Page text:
Christians young and old alike will object: “But Stephen, for all your complaining, what is your positive plan to repopulate our Church? How are we going to build the Kingdom and renew the face of the earth if no one likes us? The Church is shrinking and our pews are nearly empty! What to do, what to do?” Well, as the saintly if relatively unpopular Pope Benedict XVI once said to a group of secular reporters, who would probably have rather heard a different message:
One might say that a church which seeks above all to be attractive would already be on the wrong path, because the Church does not work for itself, does not work to increase its numbers so as to have more power. The Church is at the service of Another; it does not serve itself, seeking to be a strong body, but it strives to make the Gospel of Jesus Christ accessible, the great truths, the great powers of love and of reconciliation that appeared in this figure and that come always from the presence of Jesus Christ.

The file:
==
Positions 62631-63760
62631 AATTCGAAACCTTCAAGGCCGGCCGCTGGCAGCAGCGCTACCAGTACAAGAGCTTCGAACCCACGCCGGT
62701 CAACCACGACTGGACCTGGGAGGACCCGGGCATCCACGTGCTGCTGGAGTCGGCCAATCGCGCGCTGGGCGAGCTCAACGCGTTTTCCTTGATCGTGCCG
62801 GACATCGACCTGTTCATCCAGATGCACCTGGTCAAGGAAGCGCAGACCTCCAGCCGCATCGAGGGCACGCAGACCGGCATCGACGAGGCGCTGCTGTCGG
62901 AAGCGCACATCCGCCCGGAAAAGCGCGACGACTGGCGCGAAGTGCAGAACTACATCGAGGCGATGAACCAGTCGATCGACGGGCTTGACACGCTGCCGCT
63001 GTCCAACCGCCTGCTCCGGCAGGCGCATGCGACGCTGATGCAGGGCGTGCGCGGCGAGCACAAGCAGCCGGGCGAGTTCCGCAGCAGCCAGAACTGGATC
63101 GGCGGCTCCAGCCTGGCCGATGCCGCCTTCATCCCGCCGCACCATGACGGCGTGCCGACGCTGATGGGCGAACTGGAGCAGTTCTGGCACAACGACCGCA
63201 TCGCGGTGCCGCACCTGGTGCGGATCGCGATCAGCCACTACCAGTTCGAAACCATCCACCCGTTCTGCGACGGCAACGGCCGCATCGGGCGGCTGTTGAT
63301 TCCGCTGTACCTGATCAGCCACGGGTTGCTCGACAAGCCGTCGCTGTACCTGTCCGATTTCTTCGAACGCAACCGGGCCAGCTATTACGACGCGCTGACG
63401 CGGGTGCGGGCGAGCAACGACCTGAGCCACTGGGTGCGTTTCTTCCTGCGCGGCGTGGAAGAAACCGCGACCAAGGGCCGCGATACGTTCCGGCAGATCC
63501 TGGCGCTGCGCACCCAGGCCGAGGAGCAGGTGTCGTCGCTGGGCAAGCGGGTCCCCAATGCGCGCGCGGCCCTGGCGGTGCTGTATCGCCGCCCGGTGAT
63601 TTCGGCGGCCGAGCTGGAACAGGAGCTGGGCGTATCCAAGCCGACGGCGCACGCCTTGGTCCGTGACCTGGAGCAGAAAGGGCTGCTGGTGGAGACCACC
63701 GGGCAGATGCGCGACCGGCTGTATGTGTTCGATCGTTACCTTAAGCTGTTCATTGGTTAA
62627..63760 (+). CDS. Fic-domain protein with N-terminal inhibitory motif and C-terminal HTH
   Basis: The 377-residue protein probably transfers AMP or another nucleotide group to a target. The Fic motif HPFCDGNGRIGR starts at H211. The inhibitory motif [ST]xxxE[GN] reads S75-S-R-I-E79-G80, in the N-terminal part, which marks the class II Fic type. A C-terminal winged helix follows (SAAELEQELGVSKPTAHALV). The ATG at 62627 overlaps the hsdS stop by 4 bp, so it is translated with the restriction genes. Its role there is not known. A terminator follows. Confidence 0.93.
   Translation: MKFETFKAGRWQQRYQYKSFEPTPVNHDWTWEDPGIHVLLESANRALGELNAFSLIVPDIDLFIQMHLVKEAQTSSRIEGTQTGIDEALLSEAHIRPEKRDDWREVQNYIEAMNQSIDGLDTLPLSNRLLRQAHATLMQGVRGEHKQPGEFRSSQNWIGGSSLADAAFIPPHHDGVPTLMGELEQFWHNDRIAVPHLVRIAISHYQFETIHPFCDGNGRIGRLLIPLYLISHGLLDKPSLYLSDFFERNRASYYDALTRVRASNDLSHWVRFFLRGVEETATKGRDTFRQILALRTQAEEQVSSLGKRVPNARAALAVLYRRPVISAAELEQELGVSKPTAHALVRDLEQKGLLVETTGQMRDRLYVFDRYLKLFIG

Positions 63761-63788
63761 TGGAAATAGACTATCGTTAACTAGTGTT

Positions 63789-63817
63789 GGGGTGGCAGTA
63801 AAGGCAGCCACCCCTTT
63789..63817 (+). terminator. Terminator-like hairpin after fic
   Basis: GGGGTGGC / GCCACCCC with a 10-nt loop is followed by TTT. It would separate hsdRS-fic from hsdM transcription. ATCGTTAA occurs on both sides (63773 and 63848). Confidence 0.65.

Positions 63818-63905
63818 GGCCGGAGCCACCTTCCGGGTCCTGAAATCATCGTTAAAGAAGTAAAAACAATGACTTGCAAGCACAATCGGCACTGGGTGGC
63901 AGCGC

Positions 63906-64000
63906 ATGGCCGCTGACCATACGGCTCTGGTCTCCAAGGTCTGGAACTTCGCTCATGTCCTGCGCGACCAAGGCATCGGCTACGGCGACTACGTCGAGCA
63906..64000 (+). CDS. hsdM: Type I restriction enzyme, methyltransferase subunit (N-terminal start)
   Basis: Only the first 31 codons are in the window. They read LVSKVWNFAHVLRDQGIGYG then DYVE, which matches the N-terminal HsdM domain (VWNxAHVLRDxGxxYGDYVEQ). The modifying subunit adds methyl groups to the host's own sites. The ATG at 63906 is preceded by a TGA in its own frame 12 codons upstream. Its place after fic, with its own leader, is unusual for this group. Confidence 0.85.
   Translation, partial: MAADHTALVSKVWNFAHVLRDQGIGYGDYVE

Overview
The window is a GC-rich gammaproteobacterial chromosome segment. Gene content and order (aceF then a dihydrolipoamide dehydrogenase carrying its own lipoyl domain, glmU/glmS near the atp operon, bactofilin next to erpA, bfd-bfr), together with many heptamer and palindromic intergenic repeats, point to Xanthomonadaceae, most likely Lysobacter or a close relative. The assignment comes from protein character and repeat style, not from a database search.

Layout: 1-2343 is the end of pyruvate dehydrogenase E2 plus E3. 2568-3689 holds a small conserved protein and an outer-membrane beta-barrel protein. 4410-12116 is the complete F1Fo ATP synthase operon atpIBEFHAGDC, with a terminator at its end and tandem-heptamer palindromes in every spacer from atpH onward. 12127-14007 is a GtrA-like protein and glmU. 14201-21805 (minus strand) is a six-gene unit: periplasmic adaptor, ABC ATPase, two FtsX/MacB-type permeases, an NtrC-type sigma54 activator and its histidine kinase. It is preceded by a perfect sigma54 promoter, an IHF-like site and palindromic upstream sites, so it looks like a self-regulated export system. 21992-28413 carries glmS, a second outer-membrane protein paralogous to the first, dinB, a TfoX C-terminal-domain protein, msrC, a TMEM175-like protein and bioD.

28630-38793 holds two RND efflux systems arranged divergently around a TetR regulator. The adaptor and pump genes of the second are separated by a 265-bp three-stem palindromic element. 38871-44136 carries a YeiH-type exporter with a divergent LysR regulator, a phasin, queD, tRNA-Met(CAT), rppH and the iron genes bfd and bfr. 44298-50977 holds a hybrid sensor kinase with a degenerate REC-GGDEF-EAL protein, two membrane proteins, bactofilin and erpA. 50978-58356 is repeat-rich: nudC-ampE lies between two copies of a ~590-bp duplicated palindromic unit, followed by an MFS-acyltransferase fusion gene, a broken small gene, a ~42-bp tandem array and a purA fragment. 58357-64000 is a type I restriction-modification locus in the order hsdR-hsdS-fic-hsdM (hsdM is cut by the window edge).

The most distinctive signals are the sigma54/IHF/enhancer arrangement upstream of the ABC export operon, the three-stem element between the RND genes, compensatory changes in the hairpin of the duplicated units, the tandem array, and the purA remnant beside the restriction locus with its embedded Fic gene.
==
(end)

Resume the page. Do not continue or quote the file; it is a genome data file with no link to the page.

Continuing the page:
As Christians at a crossroads, we must remember that our mission isn’t one of strategy so much as truth. For all our efforts to justify God to the world, we ought to spend more effort doing just the opposite.
Stephen Herreid is a Fellow at the John Jay Institute and the arts editor for Humane Pursuits.